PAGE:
iPad as a Development Machine

A couple weeks ago, I surrendered my MacBook to the Apple Store for a screen repair. Due to part shortages, the timeline for me being able to use my MacBook again was at least a week. When I thought about what I could use to get some work done, I realized I already have a computer with me that’s (theoretically) just as powerful, my iPad! It has the same CPU as my laptop, it’s more portable, and has extra features like cellular. So, I got a keyboard for my iPad and set off to see if I could exclusively use my iPad for the next week.

Normally, I use my iPad almost exclusively for notes and entertainment. I spend a couple hours a day taking notes using my Apple Pencil and GoodNotes, and when I want to watch TV or browse the internet, my iPad is the perfect device for that. In those cases iPadOS works fine, but when you start getting into more complicated use cases, iPadOS starts to become a limiting factor. Apps work great on phones and tablets, but it doesn’t cut the bill when you need to develop in a bunch of languages or build web apps. Is it possible to get past the limitations of iPadOS and use it like a normal computer?

Development on iPads has come a long way

Development on iPads has always been possible, but through a limited amount of workflows. You can use an app to SSH into a Linux environment and use the iPad like a dummy SSH terminal without a GUI. Or you can find a set of apps, like a code editor, git manager, terminal, etc. and stitch together a workflow native to iPadOS. However, these are all workarounds that could work but disrupt my usual workflow.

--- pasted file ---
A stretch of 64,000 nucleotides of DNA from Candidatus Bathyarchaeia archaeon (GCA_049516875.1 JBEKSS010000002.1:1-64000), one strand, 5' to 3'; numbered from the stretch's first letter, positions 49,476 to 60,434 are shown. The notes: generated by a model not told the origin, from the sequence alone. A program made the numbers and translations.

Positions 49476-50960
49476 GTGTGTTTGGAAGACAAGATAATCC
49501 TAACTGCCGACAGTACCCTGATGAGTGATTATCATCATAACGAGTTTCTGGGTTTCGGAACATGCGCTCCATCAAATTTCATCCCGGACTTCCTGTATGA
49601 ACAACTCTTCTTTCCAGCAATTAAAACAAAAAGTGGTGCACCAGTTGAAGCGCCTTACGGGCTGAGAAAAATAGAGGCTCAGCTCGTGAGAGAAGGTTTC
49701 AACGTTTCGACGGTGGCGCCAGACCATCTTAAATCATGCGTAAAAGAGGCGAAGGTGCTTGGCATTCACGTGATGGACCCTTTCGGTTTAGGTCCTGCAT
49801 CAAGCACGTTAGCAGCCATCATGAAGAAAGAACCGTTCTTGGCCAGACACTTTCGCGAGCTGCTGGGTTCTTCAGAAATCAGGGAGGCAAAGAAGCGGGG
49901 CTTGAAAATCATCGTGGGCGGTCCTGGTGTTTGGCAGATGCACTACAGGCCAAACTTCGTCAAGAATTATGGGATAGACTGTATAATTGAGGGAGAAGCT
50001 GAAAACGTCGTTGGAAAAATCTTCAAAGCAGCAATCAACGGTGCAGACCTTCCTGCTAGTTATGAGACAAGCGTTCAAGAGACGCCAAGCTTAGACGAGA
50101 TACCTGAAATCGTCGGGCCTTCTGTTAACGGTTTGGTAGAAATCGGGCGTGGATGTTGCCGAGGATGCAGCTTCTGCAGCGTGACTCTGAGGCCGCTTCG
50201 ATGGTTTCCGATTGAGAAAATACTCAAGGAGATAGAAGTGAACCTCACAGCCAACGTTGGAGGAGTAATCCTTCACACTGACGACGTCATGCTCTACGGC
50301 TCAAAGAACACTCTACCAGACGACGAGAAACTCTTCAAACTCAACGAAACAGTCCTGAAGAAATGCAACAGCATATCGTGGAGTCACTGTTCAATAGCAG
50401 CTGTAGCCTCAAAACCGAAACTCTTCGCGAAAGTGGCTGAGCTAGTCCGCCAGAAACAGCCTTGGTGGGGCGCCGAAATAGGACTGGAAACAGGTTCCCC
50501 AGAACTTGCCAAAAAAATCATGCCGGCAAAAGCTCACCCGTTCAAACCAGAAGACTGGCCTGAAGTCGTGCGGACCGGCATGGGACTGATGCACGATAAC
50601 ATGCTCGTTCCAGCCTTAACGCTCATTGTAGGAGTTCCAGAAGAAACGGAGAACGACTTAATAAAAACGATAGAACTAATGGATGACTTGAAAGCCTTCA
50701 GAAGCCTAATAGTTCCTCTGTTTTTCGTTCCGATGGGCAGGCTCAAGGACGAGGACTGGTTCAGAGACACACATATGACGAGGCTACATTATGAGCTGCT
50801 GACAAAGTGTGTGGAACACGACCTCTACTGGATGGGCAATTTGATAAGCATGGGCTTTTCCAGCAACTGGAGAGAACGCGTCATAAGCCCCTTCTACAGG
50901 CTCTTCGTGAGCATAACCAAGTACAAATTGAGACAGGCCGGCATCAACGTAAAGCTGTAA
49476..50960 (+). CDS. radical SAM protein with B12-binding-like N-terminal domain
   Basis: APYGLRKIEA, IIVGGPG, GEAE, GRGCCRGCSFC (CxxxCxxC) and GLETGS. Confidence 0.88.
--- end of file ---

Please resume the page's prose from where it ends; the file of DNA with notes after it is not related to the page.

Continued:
The recently added saving grace to iPad development is not made by Apple, but by Microsoft, the owner of GitHub. They recently released GitHub Codespaces, a tool that runs an instance of Visual Studio Code in your browser, and gives you a full containerized Linux environment to work with. This is perfect, because I can use the setup I’m used to on my MacBook on any device with a browser.

So, how well did Codespaces work? Actually, pretty well! GitHub Codespaces actually made some serious development on the iPad possible. I used the same workflow as my MacBook on my iPad, and all of the tools(file management, terminal, opening ports) I had were all in one place. I was no longer constrained to Apple’s app ecosystem and model, and instead had a full dev environment in my browser.

Github Codespaces brings development on iPad 90% there.

It’s the little things

Now, if iPads can now do everything MacBooks can do with the power of remote development and the cloud, why don’t we just throw away our laptops? Like I was saying, development on iPad is 90% there, but the 10% that doesn’t work adds up.

What kinds of things don’t work? It’s nothing major, but tons of small issues add up and at end of the day make you feel like you’re fighting your device rather than using it.

  • Trying to fill out a form online? Safari has this weird lag where your cursor won’t actually move for 2-3 seconds after clicking a new text field.
  • Want to write a Google Doc in Safari just like on a Mac? Some of the buttons don’t work when you click them, and some links require triple or four-finger clicks.
  • iPads are clever, and system-wide autocorrect applies to the physical keyboard too even if you don’t want it. Luckily, there is an option to disable this in Settings.
  • When using GitHub Codespaces in the browser, the iPad’s predictive text bar covers the Terminal making it hard to see. This can also be turned off in Settings, but only system-wide and not just for one website. This is an example of the iPad not being customizable enough.
  • Safari on iPadOS doesn’t give you access to developer tools, so good luck trying to do serious web development or debugging.

Nothing is a total dealbreaker, but at the end of the day it results in a more frustrating experience compared to a normal computer.